SuperHome Database

Southampton, Hilldown Road

House Summary

Owner(s):
Adrian Pickering

House Type:
Detached, chalet style house (built ca 1937, extended in 1984 and 2009)

Carbon saving:
63% - Remote Assessed  


  • Southampton SuperHome
  • SuperHome 207 Southampton Solar Panel
  • SuperHome 207 Southampton Thermal solar panel
  • Rainwater harvesting tank
  • SuperHome 207 Southampton Boiler

Measures installed:

  • Cavity Wall Insulation
  • Condensing boiler
  • Double Glazing
  • External Wall Insulation
  • Floor Insulation
  • Loft Insulation
  • Low Energy Appliances
  • Low Energy Lighting
  • Roof Insulation
  • Solar PV Panels
  • Solar Water Heating
  • Water Saving Devices

Upcoming events

Early interest in Open Days encourages SuperHome owners to host more events. If you'd like to visit this property please contact the owner and let them know. SuperHomers are often happy to respond to questions about their refurbishment project by email between times. Please read ‘more on contacting this SuperHomer’ before you make contact.

What visitors are saying

"Some very interesting solutions to common problems. We especially liked the use of the water table and sun tunnels."

"Very impressed by the extent of the measures that Adrian has undertaken, and his knowledge of the necessary hi-tech and safe aspects."

Personal story:

I have been an academic electronic engineer all my life. Having retired from university service, I was concerned to make my reduced income go as far as it can. Since a child, I have always known that modern living using fossil fuels was unsustainable. Now I had the time and skills to ensure I exploited as little of these finite resources as possible.

The ‘green’ systems were installed with the aim of permanently reducing the recurring costs of non-renewable energy supplies and water/sewerage. Each measure has a viable business case, though the payback can be 10-20 years. The measures also happen to permanently reduce my carbon impact on the environment.

Property background:

I bought the house in 2006 with the intention that it be my home for life. I am mostly the sole occupant but have one house guest fairly regularly. Primary issues with the original house were (a) no upstairs bathroom and (b) a failing lean-to utility room at the back. I sought architects’ advice which resulted in a 2-storey rear house extension built in 2009. This added about 40% to the area of the house. It comprises a utility room and dining room downstairs and a double-bedroom upstairs, which is used as a study/workshop. The original downstairs bathroom was converted into a shower wetroom and an upstairs bedroom became the new bathroom, inheriting the old bath.

While the house was a mobilised building site I took the opportunity to do the enabling work for ancillary water systems and solar thermal heating together with renewing the central heating and hot water systems. PV panels were installed in 2010 and the sitting room fireplace and chimney were rebuilt to install a small woodburning stove. Since, the solar thermal system and the water reuse schemes have been completed.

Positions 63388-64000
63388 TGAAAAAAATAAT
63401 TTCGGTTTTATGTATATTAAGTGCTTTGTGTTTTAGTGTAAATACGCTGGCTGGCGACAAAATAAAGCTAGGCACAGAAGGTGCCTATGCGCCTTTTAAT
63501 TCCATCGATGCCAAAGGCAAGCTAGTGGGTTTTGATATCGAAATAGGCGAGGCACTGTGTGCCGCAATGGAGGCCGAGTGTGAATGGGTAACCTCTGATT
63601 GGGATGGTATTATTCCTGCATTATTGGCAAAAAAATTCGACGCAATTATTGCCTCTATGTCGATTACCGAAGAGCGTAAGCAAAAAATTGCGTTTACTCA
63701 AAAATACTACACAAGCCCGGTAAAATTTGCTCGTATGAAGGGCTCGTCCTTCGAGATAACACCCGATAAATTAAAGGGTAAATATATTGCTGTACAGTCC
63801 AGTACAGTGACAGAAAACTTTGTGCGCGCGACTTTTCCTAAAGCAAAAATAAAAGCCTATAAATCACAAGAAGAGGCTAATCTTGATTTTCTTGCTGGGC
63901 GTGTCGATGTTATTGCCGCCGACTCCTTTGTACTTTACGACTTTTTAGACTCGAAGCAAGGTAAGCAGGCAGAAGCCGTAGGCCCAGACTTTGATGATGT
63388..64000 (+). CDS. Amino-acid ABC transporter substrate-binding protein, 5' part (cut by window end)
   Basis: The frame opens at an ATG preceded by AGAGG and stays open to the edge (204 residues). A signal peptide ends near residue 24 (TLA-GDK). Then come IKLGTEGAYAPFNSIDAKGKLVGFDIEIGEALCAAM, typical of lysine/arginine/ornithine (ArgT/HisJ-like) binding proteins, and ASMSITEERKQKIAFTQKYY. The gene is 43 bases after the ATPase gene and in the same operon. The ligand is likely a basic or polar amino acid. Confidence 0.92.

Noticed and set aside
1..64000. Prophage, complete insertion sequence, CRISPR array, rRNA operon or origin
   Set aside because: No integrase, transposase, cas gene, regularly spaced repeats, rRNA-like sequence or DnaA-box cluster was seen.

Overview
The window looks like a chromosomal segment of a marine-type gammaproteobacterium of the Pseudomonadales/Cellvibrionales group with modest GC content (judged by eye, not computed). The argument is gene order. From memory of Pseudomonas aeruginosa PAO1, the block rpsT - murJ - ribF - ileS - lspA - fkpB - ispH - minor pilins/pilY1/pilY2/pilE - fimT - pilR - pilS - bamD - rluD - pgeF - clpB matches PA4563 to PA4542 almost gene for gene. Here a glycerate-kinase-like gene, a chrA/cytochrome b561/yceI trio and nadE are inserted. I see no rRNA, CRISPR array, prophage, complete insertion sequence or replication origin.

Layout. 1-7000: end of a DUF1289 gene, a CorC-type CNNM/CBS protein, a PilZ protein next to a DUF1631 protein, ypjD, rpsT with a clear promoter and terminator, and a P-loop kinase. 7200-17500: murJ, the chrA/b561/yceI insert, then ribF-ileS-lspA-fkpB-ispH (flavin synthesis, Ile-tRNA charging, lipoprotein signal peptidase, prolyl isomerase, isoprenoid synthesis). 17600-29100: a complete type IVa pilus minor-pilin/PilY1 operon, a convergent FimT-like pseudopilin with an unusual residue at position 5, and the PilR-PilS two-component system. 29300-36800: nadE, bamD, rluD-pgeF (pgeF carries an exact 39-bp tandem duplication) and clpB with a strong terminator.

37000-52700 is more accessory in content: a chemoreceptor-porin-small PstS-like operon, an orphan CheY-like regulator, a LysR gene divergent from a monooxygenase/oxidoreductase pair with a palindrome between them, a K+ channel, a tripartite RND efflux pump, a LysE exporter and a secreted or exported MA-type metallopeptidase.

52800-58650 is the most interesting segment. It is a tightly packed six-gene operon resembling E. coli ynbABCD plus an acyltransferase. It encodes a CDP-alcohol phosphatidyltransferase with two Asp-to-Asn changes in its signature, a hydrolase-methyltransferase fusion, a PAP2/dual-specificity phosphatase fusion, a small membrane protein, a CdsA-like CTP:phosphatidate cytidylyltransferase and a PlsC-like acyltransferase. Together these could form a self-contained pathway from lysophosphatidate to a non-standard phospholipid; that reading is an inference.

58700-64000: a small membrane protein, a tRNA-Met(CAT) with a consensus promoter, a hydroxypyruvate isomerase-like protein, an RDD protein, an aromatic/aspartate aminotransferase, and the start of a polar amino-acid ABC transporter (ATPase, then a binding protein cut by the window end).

The old house was built using traditional methods and materials. Any ventilation improvements needed to be sympathetic to the structure and air changes were reduced to the minimum necessary for each room consistent with allowing the building to ‘breath’.

Key changes made:

Insulation: Original house – retrofit cavity wall insulation (blown mineral fibre) and attic insulation (>370mm glass fibre) under a new suspended floor. The older warm roof segments were insulated as part of the 1984 extension works (100mm glass fibre, maximum the cavity allows). As the sitting room floor and downstairs bathroom floors needed at least half the boards removed, the floors were replaced with insulation hung between the joists (100mm glass fibre on breather felt hammocks). The floor boards were reused in the attic suspended floor. The new rear extension walls and warm roof are insulated to 2009 Building Regulations (glass fibre bats and PIR respectively). In the Winter of 2015 I monitored the inside walls using a surface IR thermometer and I found failings in the blown fibre installation. These were eventually remedied under guarantee.

Double glazing and doors: The house was already partly double glazed when it was bought in 2006. Further windows were replaced in the following year. During the 2009 works all the remaining windows were replaced matching the new windows and doors. The recent units feature controllable trickle vents. The front door and frame were replaced with a well-sealing set. The letterbox flap has brushes fitted to its edges.

A Clearview Pioneer wood-burning stove (5kW) was installed in the original, recovered sitting room fireplace. The house is in a smoke-controlled, urban area so the burner must be qualified to be smokeless. The previously shortened chimney was dismantled and rebuilt to its original height with a new stainless steel flue liner held in place with Lecca pellets. To date all the wood fuel has been scavenged from neighbourhood tree operations. Some comes from the coppiced Hazels at the top of the rear bank of the garden.